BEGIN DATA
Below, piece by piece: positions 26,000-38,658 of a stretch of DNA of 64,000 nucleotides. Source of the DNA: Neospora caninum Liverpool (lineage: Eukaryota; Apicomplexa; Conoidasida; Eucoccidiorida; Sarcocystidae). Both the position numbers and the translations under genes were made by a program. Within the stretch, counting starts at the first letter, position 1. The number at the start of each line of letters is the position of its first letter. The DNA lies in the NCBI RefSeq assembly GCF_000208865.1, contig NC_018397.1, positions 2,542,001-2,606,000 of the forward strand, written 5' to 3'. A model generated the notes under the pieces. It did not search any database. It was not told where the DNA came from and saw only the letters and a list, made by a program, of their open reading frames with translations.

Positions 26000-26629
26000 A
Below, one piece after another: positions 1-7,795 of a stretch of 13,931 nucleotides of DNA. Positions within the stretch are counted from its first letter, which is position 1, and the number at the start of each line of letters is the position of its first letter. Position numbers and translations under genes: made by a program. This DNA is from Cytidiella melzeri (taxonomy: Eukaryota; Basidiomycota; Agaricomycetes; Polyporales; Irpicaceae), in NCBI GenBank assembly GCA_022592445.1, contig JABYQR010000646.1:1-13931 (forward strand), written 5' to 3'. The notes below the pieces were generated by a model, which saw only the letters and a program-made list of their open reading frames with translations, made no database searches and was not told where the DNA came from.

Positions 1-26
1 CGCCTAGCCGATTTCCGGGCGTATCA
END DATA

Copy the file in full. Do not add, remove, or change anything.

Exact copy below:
Below, piece by piece: positions 26,000-38,658 of a stretch of DNA of 64,000 nucleotides. Source of the DNA: Neospora caninum Liverpool (lineage: Eukaryota; Apicomplexa; Conoidasida; Eucoccidiorida; Sarcocystidae). Both the position numbers and the translations under genes were made by a program. Within the stretch, counting starts at the first letter, position 1. The number at the start of each line of letters is the position of its first letter. The DNA lies in the NCBI RefSeq assembly GCF_000208865.1, contig NC_018397.1, positions 2,542,001-2,606,000 of the forward strand, written 5' to 3'. A model generated the notes under the pieces. It did not search any database. It was not told where the DNA came from and saw only the letters and a list, made by a program, of their open reading frames with translations.

Positions 26000-26629
26000 A
Below, one piece after another: positions 1-7,795 of a stretch of 13,931 nucleotides of DNA. Positions within the stretch are counted from its first letter, which is position 1, and the number at the start of each line of letters is the position of its first letter. Position numbers and translations under genes: made by a program. This DNA is from Cytidiella melzeri (taxonomy: Eukaryota; Basidiomycota; Agaricomycetes; Polyporales; Irpicaceae), in NCBI GenBank assembly GCA_022592445.1, contig JABYQR010000646.1:1-13931 (forward strand), written 5' to 3'. The notes below the pieces were generated by a model, which saw only the letters and a program-made list of their open reading frames with translations, made no database searches and was not told where the DNA came from.

Positions 1-26
1 CGCCTAGCCGATTTCCGGGCGTATCA